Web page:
Rare Persian leopards Born in Russian National Park after More than 50 Years: WWF
Two rare Persian leopard cubs have been born at the Persian Leopard Breeding and Rehabilitation Centre, Sochi National Park in south-western Russia, WWF reported. This is the first time in over 50 years that any national park in Russia has reported the birth of the extremely rare cat species.
The Persian leopard, Panthera pardus, is a solitary cat that once roamed throughout Africa, Central Asia and parts of Russia. They are highly a highly adaptable species and can survive in arid regions, grasslands and forests. They are sometimes mistaken for "snow leopards" due to the color of their fur. Major threats to their populations include poaching, loss of prey, and fragmentation of habitat.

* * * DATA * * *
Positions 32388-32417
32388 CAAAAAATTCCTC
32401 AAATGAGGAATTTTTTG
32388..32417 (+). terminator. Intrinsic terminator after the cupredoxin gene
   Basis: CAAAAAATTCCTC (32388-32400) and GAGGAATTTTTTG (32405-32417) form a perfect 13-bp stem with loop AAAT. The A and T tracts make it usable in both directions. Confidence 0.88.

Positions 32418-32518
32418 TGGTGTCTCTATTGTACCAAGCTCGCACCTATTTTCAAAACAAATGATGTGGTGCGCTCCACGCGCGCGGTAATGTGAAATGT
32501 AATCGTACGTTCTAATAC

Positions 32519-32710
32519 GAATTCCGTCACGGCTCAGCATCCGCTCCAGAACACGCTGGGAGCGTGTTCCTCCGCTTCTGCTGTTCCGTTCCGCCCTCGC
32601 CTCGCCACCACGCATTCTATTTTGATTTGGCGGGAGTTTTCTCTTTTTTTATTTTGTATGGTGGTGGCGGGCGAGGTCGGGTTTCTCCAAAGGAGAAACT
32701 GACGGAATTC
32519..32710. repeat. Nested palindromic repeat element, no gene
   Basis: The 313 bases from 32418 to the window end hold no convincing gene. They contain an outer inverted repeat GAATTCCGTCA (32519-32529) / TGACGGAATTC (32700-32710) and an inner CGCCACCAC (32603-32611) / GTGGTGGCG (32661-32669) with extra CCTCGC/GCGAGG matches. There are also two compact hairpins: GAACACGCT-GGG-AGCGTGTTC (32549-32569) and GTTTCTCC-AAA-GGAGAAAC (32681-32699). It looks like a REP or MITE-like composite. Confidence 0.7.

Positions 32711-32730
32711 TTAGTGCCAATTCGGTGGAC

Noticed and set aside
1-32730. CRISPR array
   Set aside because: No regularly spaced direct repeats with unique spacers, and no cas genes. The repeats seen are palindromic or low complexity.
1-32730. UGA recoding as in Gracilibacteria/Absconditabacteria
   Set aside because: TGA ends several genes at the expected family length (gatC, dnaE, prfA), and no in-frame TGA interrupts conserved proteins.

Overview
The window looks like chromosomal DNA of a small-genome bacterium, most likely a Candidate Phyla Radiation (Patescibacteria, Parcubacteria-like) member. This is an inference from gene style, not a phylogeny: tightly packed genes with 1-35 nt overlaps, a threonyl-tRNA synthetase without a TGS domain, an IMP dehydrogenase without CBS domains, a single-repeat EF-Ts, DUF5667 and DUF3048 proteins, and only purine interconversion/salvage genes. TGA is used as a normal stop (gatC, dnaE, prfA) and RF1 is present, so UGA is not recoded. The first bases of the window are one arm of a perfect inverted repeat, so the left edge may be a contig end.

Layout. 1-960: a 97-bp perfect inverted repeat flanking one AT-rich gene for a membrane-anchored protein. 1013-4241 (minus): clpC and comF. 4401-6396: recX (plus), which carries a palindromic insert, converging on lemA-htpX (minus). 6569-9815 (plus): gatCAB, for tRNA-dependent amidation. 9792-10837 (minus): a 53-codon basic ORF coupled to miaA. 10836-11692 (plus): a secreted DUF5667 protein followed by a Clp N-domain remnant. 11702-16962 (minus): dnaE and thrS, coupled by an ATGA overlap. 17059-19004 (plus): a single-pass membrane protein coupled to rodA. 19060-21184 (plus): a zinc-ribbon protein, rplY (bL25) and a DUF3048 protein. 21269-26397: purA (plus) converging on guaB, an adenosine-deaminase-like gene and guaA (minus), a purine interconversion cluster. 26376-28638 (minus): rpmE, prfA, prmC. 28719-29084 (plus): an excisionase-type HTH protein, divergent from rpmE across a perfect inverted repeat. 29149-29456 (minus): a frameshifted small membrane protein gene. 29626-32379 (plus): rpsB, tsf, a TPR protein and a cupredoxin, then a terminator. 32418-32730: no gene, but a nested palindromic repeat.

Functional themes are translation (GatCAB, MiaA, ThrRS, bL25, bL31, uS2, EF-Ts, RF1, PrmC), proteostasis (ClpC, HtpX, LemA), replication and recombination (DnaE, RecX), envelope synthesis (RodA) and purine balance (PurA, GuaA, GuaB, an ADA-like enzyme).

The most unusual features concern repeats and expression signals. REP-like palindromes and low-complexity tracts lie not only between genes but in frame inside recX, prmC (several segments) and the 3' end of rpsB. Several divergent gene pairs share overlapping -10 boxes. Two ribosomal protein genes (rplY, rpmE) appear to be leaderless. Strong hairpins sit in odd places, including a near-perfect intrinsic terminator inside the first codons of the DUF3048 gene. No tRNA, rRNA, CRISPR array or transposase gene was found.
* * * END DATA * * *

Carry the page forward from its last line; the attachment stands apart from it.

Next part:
There are fewer than 1,209 Persian Leopards living in Iran, eastern Turkey, the Caucasus Mountains, southern Turkmenistan and parts of western Afghanistan, according to the agency. The species is currently categorized as endangered by the IUCN. Birth of Persian Leopard cubs, thus, is major news for conservationists trying to reintroduce the endangered species back in the wild.
The cubs' parents are Zadig and Andrea who were brought to the national park in 2012. The cats were born last week and are currently with their mother and are expected to come out of their den only after about two months.
"It is too early to tell the sex of the cubs. They're in the den with their mother and centre staff don't want to disturb them", said Umar Semyonov, head of the breeding center.
"They will be released into the wild after learning surviving skills and will start a new population of the leopards in the Caucasus Mountains", said Natalia Dronova, WWF-Russia species coordinator, according to a news release.